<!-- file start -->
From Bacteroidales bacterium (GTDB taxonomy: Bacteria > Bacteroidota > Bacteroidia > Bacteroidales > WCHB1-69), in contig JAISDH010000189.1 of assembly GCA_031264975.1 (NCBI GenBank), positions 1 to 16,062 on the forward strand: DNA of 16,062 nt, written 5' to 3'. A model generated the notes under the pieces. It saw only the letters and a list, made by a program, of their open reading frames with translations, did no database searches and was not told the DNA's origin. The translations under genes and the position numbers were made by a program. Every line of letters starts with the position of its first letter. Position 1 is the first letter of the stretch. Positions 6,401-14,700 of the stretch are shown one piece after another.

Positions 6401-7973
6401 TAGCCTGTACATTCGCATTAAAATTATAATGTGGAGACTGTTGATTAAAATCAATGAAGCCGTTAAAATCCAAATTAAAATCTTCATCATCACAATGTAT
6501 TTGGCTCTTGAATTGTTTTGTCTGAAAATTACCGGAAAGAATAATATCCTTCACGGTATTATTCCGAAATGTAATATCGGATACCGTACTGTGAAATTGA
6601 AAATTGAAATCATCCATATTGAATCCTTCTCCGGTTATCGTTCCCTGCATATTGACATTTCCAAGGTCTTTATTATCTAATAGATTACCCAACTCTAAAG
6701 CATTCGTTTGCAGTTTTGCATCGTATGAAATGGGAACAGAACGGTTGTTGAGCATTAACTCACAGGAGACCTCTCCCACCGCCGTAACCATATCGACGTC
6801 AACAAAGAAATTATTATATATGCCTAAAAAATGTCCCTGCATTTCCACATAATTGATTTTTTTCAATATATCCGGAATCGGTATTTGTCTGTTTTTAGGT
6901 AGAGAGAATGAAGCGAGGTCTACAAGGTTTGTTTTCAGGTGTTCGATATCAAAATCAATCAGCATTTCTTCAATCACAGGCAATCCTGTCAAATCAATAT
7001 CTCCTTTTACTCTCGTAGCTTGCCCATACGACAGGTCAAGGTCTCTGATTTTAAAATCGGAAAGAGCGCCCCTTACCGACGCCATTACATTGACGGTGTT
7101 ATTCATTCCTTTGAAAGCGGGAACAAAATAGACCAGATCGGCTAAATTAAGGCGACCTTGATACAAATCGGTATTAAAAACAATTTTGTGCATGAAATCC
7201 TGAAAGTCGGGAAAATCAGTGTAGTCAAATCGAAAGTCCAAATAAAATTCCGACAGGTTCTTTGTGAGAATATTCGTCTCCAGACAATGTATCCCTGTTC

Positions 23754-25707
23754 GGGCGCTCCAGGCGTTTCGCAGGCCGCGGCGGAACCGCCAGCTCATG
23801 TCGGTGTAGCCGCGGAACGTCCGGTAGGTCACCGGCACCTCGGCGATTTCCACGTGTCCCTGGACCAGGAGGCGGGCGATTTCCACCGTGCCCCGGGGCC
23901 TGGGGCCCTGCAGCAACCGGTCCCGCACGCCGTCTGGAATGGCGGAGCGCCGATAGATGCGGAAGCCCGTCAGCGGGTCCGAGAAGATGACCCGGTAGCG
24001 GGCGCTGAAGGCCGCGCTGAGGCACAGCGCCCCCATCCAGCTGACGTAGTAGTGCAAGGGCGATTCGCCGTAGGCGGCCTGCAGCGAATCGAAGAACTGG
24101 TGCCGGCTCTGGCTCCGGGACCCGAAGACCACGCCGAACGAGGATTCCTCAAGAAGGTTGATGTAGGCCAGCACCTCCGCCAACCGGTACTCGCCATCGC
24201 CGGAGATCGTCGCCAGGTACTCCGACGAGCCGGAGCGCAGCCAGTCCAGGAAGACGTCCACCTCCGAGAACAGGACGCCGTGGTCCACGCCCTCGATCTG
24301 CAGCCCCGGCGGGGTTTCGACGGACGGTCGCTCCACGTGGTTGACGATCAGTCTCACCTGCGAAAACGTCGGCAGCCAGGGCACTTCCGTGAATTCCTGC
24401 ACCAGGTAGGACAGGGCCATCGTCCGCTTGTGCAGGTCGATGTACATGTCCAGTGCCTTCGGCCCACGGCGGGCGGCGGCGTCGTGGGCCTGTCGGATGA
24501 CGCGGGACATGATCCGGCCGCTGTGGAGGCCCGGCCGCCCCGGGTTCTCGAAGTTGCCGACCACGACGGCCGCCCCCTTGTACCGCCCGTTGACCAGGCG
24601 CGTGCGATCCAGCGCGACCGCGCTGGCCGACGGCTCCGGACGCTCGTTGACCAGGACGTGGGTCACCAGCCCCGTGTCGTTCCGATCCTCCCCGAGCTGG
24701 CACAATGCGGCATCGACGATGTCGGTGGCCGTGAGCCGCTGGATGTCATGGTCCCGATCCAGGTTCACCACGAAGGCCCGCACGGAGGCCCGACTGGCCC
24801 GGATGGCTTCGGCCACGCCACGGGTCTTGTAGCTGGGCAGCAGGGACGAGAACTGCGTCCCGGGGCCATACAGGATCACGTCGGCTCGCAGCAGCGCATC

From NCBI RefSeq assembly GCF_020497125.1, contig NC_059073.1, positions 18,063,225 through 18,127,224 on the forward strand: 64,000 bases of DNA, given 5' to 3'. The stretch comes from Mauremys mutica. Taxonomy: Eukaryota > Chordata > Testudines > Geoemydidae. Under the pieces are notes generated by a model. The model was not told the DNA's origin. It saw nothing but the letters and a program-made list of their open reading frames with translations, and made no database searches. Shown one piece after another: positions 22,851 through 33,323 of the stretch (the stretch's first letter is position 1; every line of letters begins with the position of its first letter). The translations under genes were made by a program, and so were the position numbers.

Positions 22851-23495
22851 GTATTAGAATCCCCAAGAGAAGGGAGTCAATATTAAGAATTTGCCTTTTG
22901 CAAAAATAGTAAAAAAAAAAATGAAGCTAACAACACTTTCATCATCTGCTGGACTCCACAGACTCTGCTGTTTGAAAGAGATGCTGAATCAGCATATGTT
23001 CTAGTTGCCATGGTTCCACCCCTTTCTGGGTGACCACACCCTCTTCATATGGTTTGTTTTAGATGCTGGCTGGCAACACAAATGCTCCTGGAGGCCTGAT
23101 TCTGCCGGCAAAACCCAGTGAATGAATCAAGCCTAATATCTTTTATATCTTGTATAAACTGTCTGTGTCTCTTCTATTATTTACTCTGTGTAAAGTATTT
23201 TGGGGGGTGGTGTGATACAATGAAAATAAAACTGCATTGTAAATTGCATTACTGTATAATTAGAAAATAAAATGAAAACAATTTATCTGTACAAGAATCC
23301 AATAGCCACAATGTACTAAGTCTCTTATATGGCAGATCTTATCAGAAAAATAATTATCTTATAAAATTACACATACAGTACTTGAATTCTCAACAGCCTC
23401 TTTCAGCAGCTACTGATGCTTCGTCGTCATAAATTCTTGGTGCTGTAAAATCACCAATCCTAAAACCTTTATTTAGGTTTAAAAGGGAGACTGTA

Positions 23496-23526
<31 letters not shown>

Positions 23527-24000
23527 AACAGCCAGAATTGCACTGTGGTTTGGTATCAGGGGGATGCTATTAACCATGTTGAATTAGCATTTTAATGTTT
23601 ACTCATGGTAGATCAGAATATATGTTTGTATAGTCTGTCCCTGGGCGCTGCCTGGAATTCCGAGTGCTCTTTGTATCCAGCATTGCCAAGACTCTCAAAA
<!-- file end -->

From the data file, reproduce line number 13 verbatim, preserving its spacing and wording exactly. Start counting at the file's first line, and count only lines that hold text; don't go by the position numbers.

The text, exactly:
23754 GGGCGCTCCAGGCGTTTCGCAGGCCGCGGCGGAACCGCCAGCTCATG